Gov. Evers Signs Executive Order on Indigenous Peoples Day Issuing Formal Acknowledgement, Apology for State’s Historical Role in Indian Boarding Schools
Governor’s order expresses support for federal investigations into Indian boarding schools
ONEIDA — Gov. Tony Evers on Indigenous Peoples Day today signed Executive Order #136 issuing a formal acknowledgement and apology for Wisconsin’s historical role in Indian boarding schools. The governor’s order also includes a formal declaration of support for the U.S. Department of Interior investigation announced earlier this year and requesting any investigations in Wisconsin be undertaken in consultation with Wisconsin’s Native Nations.
Available records indicate there were at least 10 day and boarding schools operated in Wisconsin where thousands of Native children attended, while hundreds of children from Wisconsin were sent to attend out-of-state boarding schools in places like Pennsylvania, South Dakota, and Virginia. Lack of available and reliable documentation presents challenges for understanding the full scope and effects of boarding schools in Wisconsin and across the U.S. Nevertheless, the residential schools have had intergenerational effects on Tribal Nations and Indigenous communities, including emotional trauma and culture and language loss, among many other long-lasting, negative consequences.
“As a state, we share responsibility for acknowledging the pain inflicted on Tribal communities historically and even still today. We also have a moral obligation to pursue the truth and to bring these injustices to light in Wisconsin and across our country because that understanding and acknowledgment is essential for accountability and healing,” said Gov. Evers. “We recognize the trauma inflicted on Native families and communities and the loss of language, culture, and identity and the intergenerational effects these facilities had and still have while honoring the resilience and contributions of Indigenous people to our state and our country.”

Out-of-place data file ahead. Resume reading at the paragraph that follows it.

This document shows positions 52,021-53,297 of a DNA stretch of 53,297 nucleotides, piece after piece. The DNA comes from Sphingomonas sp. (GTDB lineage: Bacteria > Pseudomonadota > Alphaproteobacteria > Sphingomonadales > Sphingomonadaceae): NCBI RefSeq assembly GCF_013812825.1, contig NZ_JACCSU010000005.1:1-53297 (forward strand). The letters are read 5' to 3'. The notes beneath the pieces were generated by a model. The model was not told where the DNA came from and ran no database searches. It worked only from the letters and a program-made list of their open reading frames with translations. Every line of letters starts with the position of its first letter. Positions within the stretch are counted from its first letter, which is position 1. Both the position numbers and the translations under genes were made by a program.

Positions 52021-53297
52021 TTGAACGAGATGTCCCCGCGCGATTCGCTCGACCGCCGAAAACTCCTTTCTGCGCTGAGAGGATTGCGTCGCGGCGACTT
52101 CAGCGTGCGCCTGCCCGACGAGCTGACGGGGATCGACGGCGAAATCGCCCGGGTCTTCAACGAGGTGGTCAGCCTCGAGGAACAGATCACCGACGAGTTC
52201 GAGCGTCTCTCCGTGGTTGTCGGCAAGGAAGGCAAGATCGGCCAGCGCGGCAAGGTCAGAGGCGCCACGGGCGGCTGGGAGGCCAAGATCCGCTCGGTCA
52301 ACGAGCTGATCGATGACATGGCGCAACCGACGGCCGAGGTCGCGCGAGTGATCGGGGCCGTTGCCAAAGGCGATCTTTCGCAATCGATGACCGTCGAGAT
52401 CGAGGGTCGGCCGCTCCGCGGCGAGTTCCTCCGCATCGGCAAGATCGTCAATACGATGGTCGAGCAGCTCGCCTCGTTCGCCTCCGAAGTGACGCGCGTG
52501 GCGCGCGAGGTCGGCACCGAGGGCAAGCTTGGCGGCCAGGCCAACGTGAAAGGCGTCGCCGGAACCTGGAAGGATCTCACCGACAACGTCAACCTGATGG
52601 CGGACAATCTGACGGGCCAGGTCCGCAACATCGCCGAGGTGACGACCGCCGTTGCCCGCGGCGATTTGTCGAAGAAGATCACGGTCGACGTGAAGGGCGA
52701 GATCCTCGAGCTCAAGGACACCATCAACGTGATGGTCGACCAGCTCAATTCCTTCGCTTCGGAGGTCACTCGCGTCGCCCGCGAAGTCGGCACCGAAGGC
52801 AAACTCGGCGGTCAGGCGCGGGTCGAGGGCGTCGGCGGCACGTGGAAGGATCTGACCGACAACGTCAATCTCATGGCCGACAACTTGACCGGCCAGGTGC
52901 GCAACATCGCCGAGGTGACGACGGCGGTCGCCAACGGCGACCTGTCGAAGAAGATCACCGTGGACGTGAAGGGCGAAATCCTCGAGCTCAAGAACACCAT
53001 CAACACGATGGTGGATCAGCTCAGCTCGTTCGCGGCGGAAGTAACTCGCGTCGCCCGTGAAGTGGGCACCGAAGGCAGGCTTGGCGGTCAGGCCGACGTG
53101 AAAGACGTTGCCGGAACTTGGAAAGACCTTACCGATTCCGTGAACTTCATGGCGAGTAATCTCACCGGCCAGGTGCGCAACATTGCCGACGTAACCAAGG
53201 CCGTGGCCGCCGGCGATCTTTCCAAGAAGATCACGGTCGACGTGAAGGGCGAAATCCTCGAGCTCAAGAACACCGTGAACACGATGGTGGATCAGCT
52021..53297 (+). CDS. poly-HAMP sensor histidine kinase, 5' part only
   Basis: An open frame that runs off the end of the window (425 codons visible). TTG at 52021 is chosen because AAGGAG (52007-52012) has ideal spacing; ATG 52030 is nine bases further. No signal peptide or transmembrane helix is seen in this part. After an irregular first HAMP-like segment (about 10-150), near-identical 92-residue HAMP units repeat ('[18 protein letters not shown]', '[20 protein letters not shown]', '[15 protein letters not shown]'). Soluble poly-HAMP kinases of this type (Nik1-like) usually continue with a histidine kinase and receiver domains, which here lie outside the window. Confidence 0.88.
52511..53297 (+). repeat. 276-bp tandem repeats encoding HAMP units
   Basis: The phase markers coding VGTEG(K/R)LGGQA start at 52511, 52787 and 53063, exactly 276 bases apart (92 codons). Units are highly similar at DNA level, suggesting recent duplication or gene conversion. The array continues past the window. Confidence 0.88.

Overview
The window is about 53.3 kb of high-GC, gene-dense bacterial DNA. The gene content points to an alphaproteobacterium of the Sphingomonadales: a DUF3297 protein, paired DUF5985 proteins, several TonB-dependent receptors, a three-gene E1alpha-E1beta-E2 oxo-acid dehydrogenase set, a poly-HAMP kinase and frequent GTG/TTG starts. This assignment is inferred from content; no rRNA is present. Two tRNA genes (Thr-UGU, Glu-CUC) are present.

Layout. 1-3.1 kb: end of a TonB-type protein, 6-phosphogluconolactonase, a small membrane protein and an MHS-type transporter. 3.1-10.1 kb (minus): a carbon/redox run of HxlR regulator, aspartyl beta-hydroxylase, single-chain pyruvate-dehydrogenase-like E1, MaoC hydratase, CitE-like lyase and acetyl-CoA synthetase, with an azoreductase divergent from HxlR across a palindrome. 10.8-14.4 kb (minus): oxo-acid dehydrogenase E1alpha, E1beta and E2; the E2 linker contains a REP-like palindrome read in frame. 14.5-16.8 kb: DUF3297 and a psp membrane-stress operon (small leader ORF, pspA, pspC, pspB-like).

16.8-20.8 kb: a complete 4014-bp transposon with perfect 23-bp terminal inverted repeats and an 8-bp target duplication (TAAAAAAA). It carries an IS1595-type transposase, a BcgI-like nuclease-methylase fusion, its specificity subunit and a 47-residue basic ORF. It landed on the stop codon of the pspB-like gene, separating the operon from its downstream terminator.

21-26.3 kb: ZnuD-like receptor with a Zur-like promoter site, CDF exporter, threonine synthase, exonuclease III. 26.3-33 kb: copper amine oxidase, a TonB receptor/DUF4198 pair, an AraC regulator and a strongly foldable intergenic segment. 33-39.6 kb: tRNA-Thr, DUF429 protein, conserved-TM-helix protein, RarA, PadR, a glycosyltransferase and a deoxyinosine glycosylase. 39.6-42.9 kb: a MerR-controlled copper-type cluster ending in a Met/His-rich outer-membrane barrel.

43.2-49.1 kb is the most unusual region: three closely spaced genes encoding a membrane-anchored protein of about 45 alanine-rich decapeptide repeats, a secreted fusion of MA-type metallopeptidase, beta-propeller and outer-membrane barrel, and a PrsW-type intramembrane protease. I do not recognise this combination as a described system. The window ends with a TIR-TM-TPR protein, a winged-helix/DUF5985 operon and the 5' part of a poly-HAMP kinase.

Today marks the third time Wisconsin has celebrated Indigenous Peoples Day, first recognized in 2019 when Gov. Evers signed Executive Order #50 to recognize the day annually on the second Monday in October. A proclamation for Indigenous Peoples Day is available here.
Wisconsin is home to eleven federally-recognized Native Nations and one federally unrecognized nation, including Bad River Band of Lake Superior Chippewa, Forest County Potawatomi, Ho-Chunk Nation, Lac Courte Oreilles Band of Lake Superior Chippewa, Lac du Flambeau Band of Lake Superior Chippewa Indians, Menominee Indian Tribe of Wisconsin, Oneida Nation of Wisconsin, Red Cliff Band of Lake Superior Chippewa, Sokaogon Chippewa Community Mole Lake Band of Lake Superior Chippewa, St Croix Chippewa Tribe of Wisconsin, Stockbridge-Munsee Mohican Tribe, and Brothertown Indian Nation.
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